Your team-mate which you passed the ball too, should be able to return you the ball safely with a one touch pass. If the pass is successful, you will most likely have gotten past the defender and created some space for yourself.
The give and go is about team work and understanding each other well. You both have to be thinking on the same wave length for this to work properly and be able to execute it effectively. This takes practice and communication. Talk to each other and don't be afraid to to use your 

The Through ball

A through ball is a pass made into space in which a team-mate runs onto the ball.
For this type of pass to work, the player needs to make the run into open space whilst the passer has to be able to execute the pass into space.
Once you get this right you will have no problem in using this technique. This type of pass is used quite a lot in soccer because it is great for breaking past the defensive line to create openings.
A Through pass can be used at any time down the wings, through the centre and on counter attacks. Most teams like to use the through ball on the counter attack as it allows players to break quicker rather then passing to feet.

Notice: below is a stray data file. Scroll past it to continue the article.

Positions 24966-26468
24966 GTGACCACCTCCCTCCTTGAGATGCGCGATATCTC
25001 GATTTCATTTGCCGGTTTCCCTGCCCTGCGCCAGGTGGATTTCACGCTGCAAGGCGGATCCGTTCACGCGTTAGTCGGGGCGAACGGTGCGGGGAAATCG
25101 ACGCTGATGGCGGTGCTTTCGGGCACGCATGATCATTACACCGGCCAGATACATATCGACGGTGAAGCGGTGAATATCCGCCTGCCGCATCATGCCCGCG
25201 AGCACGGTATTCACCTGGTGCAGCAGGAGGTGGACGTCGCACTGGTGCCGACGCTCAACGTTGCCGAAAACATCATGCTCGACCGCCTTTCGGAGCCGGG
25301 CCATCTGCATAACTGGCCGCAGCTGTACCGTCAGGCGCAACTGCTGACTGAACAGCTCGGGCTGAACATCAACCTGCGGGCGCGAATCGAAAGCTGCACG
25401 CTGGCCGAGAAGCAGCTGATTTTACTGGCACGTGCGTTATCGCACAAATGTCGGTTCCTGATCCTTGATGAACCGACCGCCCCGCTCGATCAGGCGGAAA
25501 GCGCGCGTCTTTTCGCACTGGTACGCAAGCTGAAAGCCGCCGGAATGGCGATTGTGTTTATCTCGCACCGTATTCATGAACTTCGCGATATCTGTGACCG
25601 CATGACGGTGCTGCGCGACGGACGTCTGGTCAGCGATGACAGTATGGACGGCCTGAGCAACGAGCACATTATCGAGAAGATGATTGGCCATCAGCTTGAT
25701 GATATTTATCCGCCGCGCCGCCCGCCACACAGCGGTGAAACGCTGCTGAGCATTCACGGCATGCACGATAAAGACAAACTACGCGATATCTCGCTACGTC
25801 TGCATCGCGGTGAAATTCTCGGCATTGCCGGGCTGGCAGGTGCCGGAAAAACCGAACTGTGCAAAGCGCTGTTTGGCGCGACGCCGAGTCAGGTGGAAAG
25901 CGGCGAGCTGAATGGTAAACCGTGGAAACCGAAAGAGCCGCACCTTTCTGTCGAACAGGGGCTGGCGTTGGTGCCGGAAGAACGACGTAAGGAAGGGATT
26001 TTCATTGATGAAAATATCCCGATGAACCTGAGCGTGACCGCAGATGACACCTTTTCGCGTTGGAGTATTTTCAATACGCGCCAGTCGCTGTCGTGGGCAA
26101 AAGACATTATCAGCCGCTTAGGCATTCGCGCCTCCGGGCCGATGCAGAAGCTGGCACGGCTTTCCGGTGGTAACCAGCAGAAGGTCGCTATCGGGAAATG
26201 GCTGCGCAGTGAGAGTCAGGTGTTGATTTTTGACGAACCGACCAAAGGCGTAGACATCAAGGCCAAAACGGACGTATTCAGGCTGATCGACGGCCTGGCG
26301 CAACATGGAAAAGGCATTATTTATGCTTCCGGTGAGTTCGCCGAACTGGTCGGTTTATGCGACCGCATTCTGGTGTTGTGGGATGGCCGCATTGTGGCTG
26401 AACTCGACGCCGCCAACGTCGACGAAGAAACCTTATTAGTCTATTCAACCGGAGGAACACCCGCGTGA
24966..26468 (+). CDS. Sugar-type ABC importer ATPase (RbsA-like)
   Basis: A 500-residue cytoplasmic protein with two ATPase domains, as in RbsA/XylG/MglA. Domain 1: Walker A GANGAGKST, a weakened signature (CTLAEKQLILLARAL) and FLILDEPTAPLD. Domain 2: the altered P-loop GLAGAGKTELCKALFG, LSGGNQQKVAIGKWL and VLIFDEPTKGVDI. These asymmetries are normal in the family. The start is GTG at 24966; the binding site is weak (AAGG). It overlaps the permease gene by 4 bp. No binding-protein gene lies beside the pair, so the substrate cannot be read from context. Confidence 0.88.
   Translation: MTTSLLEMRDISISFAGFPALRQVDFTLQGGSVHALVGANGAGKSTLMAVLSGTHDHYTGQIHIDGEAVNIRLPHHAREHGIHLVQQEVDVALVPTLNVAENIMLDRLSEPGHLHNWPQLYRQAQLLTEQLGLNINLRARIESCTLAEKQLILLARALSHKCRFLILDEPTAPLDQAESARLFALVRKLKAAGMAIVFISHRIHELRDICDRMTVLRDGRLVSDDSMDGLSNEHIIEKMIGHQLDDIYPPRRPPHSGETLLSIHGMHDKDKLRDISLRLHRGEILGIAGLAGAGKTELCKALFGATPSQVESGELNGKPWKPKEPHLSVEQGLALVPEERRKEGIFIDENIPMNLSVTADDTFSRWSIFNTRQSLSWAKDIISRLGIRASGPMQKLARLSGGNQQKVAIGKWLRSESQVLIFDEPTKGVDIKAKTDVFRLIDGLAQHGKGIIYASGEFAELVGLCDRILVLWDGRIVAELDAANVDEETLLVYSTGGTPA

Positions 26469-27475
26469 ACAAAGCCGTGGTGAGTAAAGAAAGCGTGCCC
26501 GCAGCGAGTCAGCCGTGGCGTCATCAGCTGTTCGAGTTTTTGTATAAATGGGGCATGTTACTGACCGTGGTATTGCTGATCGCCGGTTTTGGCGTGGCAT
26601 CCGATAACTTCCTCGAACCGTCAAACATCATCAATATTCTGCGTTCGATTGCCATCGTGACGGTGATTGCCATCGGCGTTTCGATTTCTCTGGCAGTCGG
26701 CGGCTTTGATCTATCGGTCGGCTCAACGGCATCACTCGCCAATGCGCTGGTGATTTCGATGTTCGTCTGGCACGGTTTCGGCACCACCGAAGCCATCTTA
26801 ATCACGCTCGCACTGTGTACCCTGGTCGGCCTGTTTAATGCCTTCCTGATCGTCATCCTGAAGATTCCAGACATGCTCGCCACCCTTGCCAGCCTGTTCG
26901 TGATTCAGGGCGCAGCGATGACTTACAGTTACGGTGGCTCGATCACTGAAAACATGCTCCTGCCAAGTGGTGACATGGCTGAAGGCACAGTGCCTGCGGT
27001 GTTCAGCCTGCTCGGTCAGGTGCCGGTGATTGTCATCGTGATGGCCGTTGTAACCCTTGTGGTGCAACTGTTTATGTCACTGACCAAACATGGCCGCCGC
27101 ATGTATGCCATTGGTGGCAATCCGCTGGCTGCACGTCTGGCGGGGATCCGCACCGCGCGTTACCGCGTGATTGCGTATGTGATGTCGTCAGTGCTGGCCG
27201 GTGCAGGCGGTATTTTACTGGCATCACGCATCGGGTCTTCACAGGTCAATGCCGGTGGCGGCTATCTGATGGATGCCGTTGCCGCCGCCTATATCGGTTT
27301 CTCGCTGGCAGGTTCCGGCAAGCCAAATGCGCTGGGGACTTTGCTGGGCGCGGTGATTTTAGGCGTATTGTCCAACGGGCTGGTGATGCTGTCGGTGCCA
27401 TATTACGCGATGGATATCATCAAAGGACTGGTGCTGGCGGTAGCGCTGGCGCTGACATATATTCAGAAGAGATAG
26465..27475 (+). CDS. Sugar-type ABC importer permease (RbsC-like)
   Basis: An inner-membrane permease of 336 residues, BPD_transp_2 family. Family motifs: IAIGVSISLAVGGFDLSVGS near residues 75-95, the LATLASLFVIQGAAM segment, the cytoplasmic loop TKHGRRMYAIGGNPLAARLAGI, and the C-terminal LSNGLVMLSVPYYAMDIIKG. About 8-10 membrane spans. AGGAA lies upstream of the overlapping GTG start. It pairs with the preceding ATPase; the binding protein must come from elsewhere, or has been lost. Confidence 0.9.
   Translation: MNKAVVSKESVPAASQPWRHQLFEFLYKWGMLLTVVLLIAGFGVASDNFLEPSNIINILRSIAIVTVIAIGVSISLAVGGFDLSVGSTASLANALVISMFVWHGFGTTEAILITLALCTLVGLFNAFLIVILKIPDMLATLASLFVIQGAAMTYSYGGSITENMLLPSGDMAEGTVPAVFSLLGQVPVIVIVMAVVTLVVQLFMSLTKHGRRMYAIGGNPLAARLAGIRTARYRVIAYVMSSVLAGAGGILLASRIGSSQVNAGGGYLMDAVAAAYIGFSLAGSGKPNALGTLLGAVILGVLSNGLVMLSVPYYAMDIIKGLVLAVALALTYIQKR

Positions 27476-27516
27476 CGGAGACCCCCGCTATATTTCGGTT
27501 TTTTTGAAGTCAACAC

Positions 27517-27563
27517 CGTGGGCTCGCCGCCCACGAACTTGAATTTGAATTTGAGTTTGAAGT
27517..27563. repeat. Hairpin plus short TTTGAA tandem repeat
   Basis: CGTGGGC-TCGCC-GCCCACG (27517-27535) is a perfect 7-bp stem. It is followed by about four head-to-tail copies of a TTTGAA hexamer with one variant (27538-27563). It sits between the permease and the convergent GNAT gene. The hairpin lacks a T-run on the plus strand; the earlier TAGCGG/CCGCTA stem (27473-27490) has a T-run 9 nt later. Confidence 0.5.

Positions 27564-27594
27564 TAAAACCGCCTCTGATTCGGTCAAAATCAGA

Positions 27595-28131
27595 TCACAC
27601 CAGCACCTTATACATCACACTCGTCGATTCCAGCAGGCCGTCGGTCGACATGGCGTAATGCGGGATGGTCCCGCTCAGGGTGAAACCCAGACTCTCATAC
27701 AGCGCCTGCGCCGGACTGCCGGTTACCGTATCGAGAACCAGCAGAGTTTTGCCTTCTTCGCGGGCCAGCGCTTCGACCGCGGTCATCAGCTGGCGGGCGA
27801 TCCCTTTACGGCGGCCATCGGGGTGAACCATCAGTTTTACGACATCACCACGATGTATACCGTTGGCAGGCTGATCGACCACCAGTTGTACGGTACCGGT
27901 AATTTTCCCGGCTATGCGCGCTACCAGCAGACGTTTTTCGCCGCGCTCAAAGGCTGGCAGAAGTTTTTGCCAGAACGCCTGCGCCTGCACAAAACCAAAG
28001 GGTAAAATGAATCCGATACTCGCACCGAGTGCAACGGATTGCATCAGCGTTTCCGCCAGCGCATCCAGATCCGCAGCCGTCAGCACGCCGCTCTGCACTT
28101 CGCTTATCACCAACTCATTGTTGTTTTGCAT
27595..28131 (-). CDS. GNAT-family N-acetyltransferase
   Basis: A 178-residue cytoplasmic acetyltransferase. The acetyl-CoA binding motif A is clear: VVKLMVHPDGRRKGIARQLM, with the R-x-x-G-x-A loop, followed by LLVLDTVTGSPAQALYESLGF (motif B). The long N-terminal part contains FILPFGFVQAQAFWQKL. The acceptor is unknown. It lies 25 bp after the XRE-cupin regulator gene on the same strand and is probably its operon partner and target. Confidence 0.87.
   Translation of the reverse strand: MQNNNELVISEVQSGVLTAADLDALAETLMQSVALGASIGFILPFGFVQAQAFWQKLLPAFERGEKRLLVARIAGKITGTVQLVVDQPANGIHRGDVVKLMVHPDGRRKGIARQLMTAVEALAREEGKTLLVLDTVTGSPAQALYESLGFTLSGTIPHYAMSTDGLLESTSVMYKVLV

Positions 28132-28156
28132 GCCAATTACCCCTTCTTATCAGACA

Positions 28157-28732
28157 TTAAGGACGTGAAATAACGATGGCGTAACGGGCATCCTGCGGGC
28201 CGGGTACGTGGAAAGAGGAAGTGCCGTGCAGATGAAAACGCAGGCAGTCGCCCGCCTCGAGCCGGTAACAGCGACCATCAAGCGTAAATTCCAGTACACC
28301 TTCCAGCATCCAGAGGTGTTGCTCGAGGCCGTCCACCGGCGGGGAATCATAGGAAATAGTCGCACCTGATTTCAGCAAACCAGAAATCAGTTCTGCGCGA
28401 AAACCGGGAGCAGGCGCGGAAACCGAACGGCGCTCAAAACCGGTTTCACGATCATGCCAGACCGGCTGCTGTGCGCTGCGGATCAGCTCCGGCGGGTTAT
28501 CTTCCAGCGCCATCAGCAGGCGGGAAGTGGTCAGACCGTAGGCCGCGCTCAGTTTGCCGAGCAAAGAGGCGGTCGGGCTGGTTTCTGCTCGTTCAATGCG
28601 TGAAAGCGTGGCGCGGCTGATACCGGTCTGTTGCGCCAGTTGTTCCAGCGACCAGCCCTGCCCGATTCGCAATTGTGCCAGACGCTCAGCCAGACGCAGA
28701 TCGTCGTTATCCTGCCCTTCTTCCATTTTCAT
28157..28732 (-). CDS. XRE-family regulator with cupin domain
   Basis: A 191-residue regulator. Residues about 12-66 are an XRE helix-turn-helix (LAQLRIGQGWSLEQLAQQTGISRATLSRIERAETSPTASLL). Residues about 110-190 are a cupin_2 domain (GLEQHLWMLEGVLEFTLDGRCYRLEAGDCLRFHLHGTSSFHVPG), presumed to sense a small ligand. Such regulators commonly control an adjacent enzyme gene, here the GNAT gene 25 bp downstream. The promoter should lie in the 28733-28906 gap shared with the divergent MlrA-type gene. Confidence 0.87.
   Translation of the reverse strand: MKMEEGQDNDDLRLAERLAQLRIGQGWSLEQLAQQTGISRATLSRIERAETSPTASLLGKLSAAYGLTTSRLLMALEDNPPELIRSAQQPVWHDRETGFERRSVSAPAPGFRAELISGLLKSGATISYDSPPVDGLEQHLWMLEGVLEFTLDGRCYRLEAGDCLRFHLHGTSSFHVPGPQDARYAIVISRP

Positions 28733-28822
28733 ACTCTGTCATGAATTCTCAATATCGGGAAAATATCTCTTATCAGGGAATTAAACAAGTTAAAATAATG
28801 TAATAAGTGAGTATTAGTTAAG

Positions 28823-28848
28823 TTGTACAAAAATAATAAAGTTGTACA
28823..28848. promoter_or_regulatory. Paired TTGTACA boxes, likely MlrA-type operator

To execute this pass properly, plant your non kicking foot next to the ball like a pass, look up to see where your team mate is.
Sometimes your team-mate will signal you, telling you exactly where he wants the ball played.
Once you have decided on your pass, with your kicking foot, knock the ball into open space in front of your team-mate. The pass does not have to be played ball too feet.
Using a through pass is great for beating the last line of defence as it allows attackers to run past defenders to create more space for themselves.
You should only use this type of pass when your team-mates have space to run into. It is not really recommended to use in tight areas such as the midfield as this can just give away possession.

Chip Ball

The chip through pass is similar to the through ball but instead of passing the ball along the ground, you chip it over your opponents.
This is harder to do and requires you to be more skilful and have a more of a understanding with your team mates.
To execute a chip ball, plant your non-kicking foot next to the ball.
Look up to spot your team-mates and then, with the instep of your foot, kick the bottom of the ball to elevate it off the ground.
As soon as you chip the ball, your team mate will have to run at the exact same time into space. Timing is important as it could be the difference between being onside or offside. .